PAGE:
Concertino for Flute, Viola and Double-bass 
1. Andante con moto
2. Furiant – Allegro furioso
4. Rondino – Allegro gajo
Schulhoff was born in Prague into a German-speaking musical family – his grandfather was a famous pianist and composer. By the time he was seven he was being celebrated as a child prodigy on the piano. He entered Prague Conservatory at the age of ten and he studied composition for two years with Max Reger. He survived four years in the Austrian army during the First World War and afterwards set up the Workshop of the Times with the painter/printmaker Otto Dix, whose shocking images captured the despair of the post-war Zeitgeist. Under this banner he showcased a series of expressionist concerts, whose revolutionary style appealed to him. He was also friendly with the painter George Grosz whose work so vividly captured the interwar years. The Romanticism of the pre-war years was dissipated in intriguing works like his Sonata erotica for solo mother-trumpet and famous Dadaist statements like the spark of the gods can be present in both a liver sausage and a contra-bassoon. The latter was followed up with a work for contra-bassoon entitled Bassnachtigall.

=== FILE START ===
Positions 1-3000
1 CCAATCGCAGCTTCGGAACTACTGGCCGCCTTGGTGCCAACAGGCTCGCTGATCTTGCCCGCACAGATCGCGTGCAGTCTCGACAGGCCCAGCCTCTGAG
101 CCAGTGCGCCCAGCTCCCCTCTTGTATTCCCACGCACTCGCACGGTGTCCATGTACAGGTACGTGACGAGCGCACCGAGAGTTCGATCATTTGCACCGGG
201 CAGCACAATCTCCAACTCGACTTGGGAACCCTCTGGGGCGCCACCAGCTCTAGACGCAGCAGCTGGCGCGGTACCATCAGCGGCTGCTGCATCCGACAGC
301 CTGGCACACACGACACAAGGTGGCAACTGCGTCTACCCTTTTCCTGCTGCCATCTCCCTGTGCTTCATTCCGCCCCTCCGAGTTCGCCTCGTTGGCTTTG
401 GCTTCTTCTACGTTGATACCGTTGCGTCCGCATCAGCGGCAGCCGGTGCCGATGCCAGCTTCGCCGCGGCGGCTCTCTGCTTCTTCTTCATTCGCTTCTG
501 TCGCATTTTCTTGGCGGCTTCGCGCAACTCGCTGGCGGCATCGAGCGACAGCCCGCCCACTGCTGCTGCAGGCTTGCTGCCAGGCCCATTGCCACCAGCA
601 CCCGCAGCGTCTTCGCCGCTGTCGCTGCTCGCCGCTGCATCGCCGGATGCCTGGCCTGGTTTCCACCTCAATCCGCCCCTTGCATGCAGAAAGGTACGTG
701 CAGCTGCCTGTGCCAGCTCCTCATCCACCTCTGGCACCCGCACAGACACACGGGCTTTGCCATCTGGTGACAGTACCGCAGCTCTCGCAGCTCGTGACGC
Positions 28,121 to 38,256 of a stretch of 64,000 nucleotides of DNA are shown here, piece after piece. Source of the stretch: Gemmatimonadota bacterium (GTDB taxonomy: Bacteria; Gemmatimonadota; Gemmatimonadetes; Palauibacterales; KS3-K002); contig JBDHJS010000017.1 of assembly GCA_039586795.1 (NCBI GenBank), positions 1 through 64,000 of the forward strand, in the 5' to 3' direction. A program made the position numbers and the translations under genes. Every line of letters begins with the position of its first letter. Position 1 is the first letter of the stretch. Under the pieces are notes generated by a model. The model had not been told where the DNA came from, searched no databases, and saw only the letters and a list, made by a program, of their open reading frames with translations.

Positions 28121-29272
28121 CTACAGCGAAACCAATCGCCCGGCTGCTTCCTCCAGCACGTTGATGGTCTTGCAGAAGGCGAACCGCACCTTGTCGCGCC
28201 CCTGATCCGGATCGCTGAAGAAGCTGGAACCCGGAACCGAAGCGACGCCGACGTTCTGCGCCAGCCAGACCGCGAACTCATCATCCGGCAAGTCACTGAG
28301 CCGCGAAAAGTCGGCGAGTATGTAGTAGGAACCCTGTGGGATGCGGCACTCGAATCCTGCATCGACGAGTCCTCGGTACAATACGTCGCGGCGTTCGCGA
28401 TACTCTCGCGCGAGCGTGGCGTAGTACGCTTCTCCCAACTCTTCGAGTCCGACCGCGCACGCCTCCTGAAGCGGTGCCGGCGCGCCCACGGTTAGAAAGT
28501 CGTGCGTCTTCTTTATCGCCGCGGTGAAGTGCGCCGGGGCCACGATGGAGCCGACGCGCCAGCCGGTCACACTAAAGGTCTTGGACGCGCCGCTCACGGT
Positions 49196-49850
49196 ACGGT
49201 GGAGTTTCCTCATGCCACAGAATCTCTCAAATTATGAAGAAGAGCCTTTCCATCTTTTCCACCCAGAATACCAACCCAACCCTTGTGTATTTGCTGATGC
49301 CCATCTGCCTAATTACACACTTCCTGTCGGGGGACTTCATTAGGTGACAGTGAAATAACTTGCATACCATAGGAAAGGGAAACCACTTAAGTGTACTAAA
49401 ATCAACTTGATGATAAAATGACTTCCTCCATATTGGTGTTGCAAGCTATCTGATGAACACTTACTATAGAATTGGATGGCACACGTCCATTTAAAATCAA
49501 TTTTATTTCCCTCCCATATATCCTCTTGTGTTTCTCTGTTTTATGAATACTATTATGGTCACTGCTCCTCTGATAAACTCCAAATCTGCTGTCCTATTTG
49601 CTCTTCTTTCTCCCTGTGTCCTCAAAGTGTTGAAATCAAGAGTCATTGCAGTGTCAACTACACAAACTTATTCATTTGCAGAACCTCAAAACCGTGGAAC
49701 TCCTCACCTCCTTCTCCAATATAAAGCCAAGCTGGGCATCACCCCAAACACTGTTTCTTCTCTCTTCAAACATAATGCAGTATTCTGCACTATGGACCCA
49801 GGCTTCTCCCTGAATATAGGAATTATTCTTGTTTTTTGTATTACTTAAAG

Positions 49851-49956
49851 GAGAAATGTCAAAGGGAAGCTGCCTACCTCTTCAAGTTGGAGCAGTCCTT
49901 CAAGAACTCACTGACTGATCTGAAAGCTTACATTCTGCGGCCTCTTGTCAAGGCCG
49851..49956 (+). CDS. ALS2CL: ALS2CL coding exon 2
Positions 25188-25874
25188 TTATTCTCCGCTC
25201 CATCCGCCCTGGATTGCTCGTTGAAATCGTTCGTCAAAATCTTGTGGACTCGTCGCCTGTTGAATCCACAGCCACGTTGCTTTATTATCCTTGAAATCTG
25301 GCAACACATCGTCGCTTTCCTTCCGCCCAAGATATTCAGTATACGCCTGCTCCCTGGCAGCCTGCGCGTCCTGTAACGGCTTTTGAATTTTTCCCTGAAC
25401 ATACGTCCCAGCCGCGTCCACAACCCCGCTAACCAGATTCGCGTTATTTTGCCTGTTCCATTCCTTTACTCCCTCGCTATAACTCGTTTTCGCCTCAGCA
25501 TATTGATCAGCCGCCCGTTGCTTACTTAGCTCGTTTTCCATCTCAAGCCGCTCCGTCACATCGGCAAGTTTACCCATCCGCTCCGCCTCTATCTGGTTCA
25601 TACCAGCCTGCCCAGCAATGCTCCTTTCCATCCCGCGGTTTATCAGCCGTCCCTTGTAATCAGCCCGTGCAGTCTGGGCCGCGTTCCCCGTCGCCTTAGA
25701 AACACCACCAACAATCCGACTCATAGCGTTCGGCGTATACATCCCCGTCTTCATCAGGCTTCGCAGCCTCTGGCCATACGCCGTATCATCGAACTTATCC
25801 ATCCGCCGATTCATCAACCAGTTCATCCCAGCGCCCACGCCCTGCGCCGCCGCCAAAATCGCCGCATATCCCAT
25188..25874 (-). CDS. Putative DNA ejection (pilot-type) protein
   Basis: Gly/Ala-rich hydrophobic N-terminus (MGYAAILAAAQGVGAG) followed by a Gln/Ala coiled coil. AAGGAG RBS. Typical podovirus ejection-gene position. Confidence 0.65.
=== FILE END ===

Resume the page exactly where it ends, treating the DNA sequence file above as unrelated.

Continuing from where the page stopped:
When Schulhoff returned to Prague in 1923 he pulled all the music that influenced him – Czech music, Russian and eastern music, late romanticism, Dadaism, impressionism, expressionism and jazz – into a compelling style of his own. The Twenties saw him write many of his best-known chamber works – Second Violin Sonata, Sonata for solo violin, Duo Sonata for violin and cello, String Sextet and Concertino for this evening’s unusual combination
The first movement is a struggle between the wayward flute and a mournful theme first heard in the viola and bass. Eventually the flute gives in and concludes the movement with his version of the theme. The Furiant is more the kind of extrovert dancing music that we expect from Schulhoff, where the unusual trio of instruments come into their own. The gentle Andante is based on a folk song from the Carpathian Mountains with the flute entrusted with the melody. The finale is another lively dance with the flute switching to the piccolo for a while to add piquancy to the rhythm.